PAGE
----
A new report offers Chicago a financial blueprint for the city its residents deserve.
Bermuda is a lovely place to have a home. Pink sand beaches. Pleasant temperatures. A distinctive blend of British and American culture. Bermuda — all 22 square miles of it — also happens to be home to over 18,000 companies that trade and generate wealth in other jurisdictions but take advantage of the secrecy and low tax rates that Bermuda so generously offers.
Economist Gabriel Zucman, author of The Hidden Wealth of Nations, and his research colleagues tell us that multinational corporations based in the United States and other advanced economies have sheltered nearly 40 percent of their profits in tax havens like Bermuda, in the process depriving their domestic governments of badly needly tax revenues and enriching already wealthy corporate shareholders.
Those shareholders are getting plenty of enriching outside Bermuda as well. The Tax Cuts and Jobs Act that President Trump signed into law last December is handing America’s top executives billions upon billions in corporate tax savings.
These execs aren’t devoting their new billions to job creation and wage growth, the ostensible rationale for the GOP tax cut. They’re having their firms buy back their own shares off the open market, a move with one purpose and one purpose alone: goosing up corporate share prices — and, not so incidentally, the mega millions in corporate executive pay linked to these share prices.
All this self-enrichment comes, of course, at the expense of the majority of ordinary working people. They’ve seen wages fall and prices rise.
Our contemporary wealth gap reflects our deeply flawed, out-of-date economic system. We are failing to meet the needs of a multi-stakeholder society. We’re serving instead only shareholders. So how do we get companies and the executives who manage them to act responsibly in the interests of all stakeholders and not just these shareholders?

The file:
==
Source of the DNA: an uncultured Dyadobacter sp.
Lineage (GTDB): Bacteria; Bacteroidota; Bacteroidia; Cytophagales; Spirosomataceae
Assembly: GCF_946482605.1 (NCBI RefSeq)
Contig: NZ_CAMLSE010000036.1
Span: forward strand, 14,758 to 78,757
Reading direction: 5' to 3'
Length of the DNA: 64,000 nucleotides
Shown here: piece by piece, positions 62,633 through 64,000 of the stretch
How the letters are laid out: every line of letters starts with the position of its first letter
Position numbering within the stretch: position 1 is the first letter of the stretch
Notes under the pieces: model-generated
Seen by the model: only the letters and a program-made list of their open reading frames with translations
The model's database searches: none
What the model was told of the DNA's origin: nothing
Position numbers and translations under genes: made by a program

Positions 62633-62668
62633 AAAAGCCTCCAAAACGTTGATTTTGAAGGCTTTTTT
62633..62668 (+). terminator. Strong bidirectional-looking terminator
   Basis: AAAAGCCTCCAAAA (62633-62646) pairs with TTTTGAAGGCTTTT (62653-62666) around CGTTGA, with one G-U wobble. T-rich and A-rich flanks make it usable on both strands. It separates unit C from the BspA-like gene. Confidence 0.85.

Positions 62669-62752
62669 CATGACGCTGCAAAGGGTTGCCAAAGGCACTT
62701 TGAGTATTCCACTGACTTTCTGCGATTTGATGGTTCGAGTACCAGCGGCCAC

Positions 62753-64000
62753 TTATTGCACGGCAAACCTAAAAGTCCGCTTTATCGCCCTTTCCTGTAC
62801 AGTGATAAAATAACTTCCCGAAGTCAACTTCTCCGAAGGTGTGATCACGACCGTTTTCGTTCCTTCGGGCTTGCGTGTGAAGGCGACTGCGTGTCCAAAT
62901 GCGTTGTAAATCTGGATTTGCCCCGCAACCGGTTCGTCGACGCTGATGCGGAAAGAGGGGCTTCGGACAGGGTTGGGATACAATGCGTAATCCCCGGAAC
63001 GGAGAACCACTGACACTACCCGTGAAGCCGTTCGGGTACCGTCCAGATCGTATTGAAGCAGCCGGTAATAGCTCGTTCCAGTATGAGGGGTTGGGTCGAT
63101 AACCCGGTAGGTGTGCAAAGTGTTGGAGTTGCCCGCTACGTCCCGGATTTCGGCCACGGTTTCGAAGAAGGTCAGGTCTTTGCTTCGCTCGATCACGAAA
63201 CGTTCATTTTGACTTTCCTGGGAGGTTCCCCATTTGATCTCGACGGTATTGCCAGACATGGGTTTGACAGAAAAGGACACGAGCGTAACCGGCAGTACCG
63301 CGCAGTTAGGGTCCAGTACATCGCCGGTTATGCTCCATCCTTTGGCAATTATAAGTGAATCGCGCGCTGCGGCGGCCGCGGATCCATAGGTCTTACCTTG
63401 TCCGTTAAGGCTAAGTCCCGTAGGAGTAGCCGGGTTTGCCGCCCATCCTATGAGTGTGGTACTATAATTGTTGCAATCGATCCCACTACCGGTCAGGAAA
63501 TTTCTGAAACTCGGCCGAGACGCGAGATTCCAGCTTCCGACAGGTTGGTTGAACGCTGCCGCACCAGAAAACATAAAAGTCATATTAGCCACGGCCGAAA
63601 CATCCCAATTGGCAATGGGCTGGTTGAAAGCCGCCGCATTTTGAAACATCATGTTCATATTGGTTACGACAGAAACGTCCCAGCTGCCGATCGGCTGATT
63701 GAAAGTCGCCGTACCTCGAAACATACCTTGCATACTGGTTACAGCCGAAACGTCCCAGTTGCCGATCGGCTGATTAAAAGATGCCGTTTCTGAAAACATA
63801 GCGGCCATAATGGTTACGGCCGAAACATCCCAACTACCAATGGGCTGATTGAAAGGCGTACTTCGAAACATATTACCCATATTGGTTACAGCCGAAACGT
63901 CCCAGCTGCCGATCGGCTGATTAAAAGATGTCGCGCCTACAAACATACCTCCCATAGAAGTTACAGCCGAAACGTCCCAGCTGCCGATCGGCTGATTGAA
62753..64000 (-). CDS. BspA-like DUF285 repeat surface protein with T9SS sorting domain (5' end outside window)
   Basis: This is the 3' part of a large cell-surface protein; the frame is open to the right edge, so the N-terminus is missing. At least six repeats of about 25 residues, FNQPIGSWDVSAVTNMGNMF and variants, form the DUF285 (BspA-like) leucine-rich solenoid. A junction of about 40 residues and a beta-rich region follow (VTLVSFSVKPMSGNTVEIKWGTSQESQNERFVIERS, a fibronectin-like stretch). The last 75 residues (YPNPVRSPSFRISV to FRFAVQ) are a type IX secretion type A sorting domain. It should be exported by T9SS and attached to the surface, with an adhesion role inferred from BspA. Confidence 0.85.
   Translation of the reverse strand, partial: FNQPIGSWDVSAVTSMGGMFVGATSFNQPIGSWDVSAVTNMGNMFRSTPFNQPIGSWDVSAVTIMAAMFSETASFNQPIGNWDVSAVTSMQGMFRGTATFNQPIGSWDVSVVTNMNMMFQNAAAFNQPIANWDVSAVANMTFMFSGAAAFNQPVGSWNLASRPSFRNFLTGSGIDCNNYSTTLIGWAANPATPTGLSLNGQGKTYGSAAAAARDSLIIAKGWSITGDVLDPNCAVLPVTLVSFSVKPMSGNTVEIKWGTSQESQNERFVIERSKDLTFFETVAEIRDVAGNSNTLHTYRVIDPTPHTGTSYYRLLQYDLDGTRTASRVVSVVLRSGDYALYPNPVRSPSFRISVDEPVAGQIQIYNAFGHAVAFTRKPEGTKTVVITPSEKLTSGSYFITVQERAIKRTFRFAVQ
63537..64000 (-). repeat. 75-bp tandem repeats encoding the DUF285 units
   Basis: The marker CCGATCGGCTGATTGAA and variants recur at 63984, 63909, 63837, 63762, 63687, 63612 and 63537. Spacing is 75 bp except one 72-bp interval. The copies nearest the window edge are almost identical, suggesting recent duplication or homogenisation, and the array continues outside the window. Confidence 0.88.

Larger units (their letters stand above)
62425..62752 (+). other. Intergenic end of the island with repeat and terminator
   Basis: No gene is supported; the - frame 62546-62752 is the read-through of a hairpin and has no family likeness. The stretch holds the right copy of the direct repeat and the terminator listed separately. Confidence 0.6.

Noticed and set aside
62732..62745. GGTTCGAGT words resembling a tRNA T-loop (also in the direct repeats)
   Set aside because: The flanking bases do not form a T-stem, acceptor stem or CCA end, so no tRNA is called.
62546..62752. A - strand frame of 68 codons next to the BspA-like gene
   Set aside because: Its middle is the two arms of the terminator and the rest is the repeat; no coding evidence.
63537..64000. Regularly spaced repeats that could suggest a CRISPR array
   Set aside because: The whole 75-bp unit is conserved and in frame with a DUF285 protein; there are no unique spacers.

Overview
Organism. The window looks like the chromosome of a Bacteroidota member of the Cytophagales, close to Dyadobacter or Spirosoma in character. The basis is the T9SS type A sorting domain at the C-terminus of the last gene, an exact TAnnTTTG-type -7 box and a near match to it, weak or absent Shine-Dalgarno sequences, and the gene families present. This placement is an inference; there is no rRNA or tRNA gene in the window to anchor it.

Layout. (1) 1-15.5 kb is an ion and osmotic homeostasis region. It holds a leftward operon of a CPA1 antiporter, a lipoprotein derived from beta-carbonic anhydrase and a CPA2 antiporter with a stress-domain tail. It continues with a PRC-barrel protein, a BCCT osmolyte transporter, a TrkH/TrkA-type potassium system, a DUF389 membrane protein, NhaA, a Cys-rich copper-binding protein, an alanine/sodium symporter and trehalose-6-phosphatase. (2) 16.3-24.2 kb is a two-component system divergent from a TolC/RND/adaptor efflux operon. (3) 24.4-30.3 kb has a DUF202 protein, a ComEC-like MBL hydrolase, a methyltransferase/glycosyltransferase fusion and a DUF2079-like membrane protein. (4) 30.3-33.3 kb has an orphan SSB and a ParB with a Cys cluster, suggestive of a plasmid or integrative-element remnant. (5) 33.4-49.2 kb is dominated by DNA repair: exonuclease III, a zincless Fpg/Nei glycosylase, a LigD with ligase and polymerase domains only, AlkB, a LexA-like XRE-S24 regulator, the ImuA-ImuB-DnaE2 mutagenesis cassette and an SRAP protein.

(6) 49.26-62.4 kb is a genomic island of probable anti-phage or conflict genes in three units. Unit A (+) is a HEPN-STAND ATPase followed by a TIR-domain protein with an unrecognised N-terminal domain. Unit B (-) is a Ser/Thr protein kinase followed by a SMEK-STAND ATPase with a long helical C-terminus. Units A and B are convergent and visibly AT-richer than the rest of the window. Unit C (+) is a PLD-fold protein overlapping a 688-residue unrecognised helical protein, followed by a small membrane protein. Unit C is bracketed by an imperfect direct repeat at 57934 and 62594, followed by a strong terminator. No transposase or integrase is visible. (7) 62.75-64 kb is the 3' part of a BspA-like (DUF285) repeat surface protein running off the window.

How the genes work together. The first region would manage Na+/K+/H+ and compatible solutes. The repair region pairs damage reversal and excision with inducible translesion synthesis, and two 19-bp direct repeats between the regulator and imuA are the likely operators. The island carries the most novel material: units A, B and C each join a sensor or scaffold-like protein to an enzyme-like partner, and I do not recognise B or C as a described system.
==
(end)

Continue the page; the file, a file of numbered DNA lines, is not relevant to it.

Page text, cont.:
How about we rethink tax incentives? Everyone, after all, likes to save on taxes. An approach called “social offsetting” could give us the incentives we need for a more just and productive world.
At the heart of this approach: carrots, not sticks!
Let’s reward companies that respect the needs of all a corporation’s stakeholders. Let’s give tax breaks to companies that behave responsibly — that pay a real living wage to workers and don’t pay their top execs more than 20 times their lowest-paid worker, that have a profit-sharing program in place, that make no political contributions, that offer employees adequate training and flexible hours, that use renewable energy, that do not shift profits overseas to avoid taxes.
Social offsetting in this manner could make a major contribution to reducing inequality and moving us forward and closer toward prosperity for all.
Social offsetting would use financial incentives to encourage socially responsible business behavior. Those companies that take these incentives would quickly be seen as good employers and have an easier time attracting the best employees. They would be off and running to success and sustainability.
A corporate income tax structured to recognize good corporate behavior would be a fair tax. We all have a hand in creating the wealth our economy generates. That wealth just needs to be shared more equitably. And corporate income taxes — taxes on profits — don’t increase the cost of doing business or distort the economy. They only kick in below the bottom line, after expenses and revenues have been calculated and tallied.
With social offsetting, a corporate income tax return would become a badge of honor for responsible corporations and a source of shame for corporations that concentrate wealth at our economic summit. With socially offsetting, we could see more companies making a positive contribution to all of society, not just for the privileged few.
With social offsetting, wealth would start coming home where it was created, which is not in Bermuda!
Tom Burgess, the author of From Here to Prosperity: A new political agenda for a sustainable economy and greater social justice, has worked as the CEO of a public relations firm that operated in 80 countries.